With an innate interest in chemistry that only grew throughout her school years, Nessa Carson joined the Royal Society of Chemistry very early on in her life.
“I joined the RSC in my last year of high school, and to be honest, and I think that’s what set me on the path to doing a chemistry degree,” says Nessa. “Membership was very cheap, and it included not only materials designed for high school students, but also Chemistry World magazine. While it was a very intense read for a school-aged pupil, I read every issue from cover to cover to get familiar with the language and figure out what everything was.”
With her RSC membership helping her to choose the right degree to do at university, Nessa chose to study chemistry at the University of Oxford, before progressing on to do a Master’s degree in organic chemistry at the University of Illinois, USA.
While her background is in synthetic chemistry, Nessa now works in high throughput chemistry at Syngenta – a discipline she credits to the advice from one of her mentors at a previous company.
“High throughput is very niche, so I was extremely lucky to get a job in it. An opportunity presented itself and I would never have gone for it if one of my mentors didn’t advise me to do it. I started at Syngenta in May 2020, and my job is essentially to make reactions better by using automation and robotics.”
Nessa has found a real fondness for working in industry but didn’t initially want to go into it following advice from academics.
When you’re in academia, you get a lot of academics who think that working in industry is a poor choice – which I definitely heard a lot of when I was a student. You’d hear people say that you get told what to work on and have no freedom with what you do. But that couldn’t be further from the truth.
“I’ve had so much more freedom working in industry, and that’s why I want to voice that and tell others through my articles in Chemistry World. I want them to see what industry work is really like, and it’s absolutely amazing to be here.”
Nessa is a regular contributor to the Organic Matter column in Chemistry World, which she was first invited to contribute to in 2017.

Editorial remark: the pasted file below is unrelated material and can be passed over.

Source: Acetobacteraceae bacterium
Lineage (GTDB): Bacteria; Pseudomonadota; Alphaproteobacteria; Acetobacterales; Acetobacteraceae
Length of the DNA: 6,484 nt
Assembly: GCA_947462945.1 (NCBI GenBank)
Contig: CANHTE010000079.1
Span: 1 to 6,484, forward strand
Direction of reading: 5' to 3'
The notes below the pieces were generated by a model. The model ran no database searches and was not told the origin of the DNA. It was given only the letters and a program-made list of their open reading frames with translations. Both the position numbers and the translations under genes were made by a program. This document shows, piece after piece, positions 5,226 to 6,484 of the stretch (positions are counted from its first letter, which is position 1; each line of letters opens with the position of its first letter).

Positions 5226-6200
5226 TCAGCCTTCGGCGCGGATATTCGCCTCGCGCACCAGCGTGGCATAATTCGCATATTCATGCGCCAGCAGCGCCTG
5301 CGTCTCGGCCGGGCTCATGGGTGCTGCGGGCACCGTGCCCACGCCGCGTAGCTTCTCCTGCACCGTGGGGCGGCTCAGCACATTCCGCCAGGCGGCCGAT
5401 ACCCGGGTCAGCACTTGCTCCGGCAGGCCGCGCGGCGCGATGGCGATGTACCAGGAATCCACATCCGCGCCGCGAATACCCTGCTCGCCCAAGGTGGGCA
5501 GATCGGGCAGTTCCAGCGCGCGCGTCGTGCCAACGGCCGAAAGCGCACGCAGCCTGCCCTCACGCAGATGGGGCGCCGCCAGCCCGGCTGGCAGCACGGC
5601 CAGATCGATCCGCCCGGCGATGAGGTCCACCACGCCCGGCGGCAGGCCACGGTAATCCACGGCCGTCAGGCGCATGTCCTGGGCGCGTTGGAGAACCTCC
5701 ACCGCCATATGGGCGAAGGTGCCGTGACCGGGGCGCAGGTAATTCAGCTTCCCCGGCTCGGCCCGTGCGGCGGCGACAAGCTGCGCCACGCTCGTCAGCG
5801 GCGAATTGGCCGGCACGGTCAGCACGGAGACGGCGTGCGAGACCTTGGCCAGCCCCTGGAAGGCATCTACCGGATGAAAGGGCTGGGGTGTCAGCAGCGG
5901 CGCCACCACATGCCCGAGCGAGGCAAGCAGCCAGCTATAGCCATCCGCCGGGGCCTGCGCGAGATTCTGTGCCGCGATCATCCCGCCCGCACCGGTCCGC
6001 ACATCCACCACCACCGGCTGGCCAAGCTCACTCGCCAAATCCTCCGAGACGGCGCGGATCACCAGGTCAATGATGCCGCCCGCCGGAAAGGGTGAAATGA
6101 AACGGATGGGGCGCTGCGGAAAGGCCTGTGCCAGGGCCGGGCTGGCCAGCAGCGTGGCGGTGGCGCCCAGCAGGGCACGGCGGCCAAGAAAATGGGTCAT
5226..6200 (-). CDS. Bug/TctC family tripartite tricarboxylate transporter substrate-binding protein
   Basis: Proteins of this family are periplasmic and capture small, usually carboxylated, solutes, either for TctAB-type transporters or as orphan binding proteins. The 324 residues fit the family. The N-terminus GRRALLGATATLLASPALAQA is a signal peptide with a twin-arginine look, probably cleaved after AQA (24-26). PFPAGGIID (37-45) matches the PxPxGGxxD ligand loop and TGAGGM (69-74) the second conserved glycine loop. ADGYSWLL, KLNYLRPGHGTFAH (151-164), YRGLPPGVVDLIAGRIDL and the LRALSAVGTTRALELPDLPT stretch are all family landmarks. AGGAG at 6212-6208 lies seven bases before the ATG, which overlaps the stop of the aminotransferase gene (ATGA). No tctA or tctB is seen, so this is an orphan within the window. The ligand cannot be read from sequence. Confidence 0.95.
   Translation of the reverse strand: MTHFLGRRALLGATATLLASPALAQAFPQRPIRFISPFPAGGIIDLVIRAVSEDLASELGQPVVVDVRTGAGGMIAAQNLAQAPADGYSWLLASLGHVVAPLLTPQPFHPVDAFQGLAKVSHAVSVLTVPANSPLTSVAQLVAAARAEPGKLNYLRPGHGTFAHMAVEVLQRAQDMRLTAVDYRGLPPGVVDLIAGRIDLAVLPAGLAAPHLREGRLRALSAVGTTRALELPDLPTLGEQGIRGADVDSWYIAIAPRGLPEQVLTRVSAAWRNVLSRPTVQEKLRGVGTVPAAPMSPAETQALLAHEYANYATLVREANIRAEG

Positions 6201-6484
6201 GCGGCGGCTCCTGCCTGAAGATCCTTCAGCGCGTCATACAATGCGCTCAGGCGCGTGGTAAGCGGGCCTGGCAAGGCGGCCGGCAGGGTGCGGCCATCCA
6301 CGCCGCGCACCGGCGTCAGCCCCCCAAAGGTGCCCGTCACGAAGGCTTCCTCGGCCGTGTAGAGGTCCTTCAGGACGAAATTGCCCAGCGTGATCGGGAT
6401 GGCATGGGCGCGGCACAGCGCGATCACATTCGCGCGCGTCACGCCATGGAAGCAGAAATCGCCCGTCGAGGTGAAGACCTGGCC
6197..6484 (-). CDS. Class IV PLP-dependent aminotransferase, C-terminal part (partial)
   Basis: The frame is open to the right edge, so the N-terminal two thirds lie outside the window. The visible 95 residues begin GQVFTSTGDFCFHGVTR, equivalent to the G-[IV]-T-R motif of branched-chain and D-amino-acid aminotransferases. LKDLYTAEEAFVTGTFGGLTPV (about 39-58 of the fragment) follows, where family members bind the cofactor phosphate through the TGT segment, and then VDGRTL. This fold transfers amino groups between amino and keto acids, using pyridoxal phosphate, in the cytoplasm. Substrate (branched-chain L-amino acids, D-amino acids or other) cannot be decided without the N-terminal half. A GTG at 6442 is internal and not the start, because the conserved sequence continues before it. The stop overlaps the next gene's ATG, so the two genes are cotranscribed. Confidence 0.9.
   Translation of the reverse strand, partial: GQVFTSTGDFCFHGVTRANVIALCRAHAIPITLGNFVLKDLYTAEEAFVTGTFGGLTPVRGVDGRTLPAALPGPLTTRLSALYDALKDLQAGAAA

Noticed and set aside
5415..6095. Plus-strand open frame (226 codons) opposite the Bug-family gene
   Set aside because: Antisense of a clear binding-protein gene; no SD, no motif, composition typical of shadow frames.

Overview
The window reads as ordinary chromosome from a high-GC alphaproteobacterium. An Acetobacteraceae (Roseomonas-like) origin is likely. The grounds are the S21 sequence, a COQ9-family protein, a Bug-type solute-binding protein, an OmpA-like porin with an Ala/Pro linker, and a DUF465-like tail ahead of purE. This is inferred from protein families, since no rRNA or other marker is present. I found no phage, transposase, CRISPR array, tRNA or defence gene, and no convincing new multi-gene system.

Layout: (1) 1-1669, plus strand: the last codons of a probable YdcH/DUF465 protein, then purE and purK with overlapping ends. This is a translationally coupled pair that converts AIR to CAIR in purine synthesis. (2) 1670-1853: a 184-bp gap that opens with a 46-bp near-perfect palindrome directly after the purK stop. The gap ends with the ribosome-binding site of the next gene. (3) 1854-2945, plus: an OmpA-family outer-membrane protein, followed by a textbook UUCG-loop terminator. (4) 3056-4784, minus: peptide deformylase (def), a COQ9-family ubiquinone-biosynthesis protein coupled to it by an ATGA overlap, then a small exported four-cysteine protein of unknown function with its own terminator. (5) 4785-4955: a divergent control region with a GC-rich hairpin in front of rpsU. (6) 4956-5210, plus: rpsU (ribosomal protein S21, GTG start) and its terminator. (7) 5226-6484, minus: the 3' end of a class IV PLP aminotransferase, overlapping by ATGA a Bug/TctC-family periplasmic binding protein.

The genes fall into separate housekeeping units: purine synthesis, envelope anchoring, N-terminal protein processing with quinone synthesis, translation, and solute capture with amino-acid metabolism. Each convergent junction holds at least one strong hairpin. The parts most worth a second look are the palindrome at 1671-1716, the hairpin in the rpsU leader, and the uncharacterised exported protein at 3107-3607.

“I absolutely love Chemistry World, and it has been one of my favourite magazines since I started receiving it in my last year of school, so it’s amazing to be a contributor!
“I first started writing for it when I had finished my second Master’s degree and was finding I had quite a bit of spare time. I started to think about doing some freelance writing, which was when someone at Chemistry World approached me to ask if I would like to submit an article for a new column. It was an incredible opportunity, and I never thought they would ask me to come back and write more!"
Let’s advance chemistry, together. Reach your full potential with RSC membership.
Seeking to use her membership as much as possible, Nessa goes to as many conferences as she can, and is also on the Heterocyclic and Synthesis Committee.
“I’ve met so many friends and mentors from RSC meetings. The very first Heterocyclic and Synthesis group meeting I went to resulted in a pub lunch afterwards, which was the first time I met at least two of the people that I now call friends. I also met a man that I now consider a good mentor at the very same meeting – it’s these magical things that come from attending, and that was even before I was on the committee!”
As a scientific editor for Synthetic Reaction Updates, Nessa selects the most useful papers from the month’s journals, improving her scientific knowledge and enabling her to read journals and papers she may have not seen otherwise.
“I’ve been a scientific editor since May 2020, and I think it’s a really valuable service. Synthetic Reaction Updates basically takes literature and gives you a digestible summary of what’s happened in synthetic transformations over the month. Putting it online also makes it searchable so people can look for very particular and usually quite niche transformations over however many years it has been running. It’s very useful for anyone who is performing organic chemistry, whether in industry or medicinal chemistry, or those making more specialist materials science applications.”
Being an early career chemical scientist, Nessa thinks the most valuable part of her membership is the careers support.
I have spoken to just about everyone in the Careers and Professional Development team and they really know what they’re talking about. Whenever I’m thinking about making a career decision, they are one of the first groups I turn to for advice and support.
“I’ve had a few careers consultations and submitted my CV to the Careers team to have a look at, which has been really valuable. But sometimes I’ll just call them and have a chat to sound things out. I think a lot of people forget that careers support is part of your membership, but it totally is and you can talk to the team at any time you like. When people ask me why they should join the RSC, I always tell them about the amazing career advice.”